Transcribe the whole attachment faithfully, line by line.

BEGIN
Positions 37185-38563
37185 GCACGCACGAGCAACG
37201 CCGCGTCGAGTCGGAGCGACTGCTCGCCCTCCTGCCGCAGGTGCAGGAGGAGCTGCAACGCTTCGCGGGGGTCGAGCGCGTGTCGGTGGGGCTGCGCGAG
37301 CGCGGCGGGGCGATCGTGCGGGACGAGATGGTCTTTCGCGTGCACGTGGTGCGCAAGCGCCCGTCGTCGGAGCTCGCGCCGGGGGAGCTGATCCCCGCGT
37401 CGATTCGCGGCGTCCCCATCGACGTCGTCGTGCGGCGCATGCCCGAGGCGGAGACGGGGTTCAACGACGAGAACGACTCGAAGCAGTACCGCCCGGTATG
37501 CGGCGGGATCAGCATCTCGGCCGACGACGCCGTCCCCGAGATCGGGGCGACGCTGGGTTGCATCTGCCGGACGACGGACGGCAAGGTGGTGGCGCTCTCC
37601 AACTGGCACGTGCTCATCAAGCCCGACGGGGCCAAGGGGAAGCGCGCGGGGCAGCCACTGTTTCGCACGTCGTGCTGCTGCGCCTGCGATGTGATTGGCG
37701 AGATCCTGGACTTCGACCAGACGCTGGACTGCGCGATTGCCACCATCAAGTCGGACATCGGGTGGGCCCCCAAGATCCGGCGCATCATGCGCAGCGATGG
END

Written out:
Positions 37185-38563
37185 GCACGCACGAGCAACG
37201 CCGCGTCGAGTCGGAGCGACTGCTCGCCCTCCTGCCGCAGGTGCAGGAGGAGCTGCAACGCTTCGCGGGGGTCGAGCGCGTGTCGGTGGGGCTGCGCGAG
37301 CGCGGCGGGGCGATCGTGCGGGACGAGATGGTCTTTCGCGTGCACGTGGTGCGCAAGCGCCCGTCGTCGGAGCTCGCGCCGGGGGAGCTGATCCCCGCGT
37401 CGATTCGCGGCGTCCCCATCGACGTCGTCGTGCGGCGCATGCCCGAGGCGGAGACGGGGTTCAACGACGAGAACGACTCGAAGCAGTACCGCCCGGTATG
37501 CGGCGGGATCAGCATCTCGGCCGACGACGCCGTCCCCGAGATCGGGGCGACGCTGGGTTGCATCTGCCGGACGACGGACGGCAAGGTGGTGGCGCTCTCC
37601 AACTGGCACGTGCTCATCAAGCCCGACGGGGCCAAGGGGAAGCGCGCGGGGCAGCCACTGTTTCGCACGTCGTGCTGCTGCGCCTGCGATGTGATTGGCG
37701 AGATCCTGGACTTCGACCAGACGCTGGACTGCGCGATTGCCACCATCAAGTCGGACATCGGGTGGGCCCCCAAGATCCGGCGCATCATGCGCAGCGATGG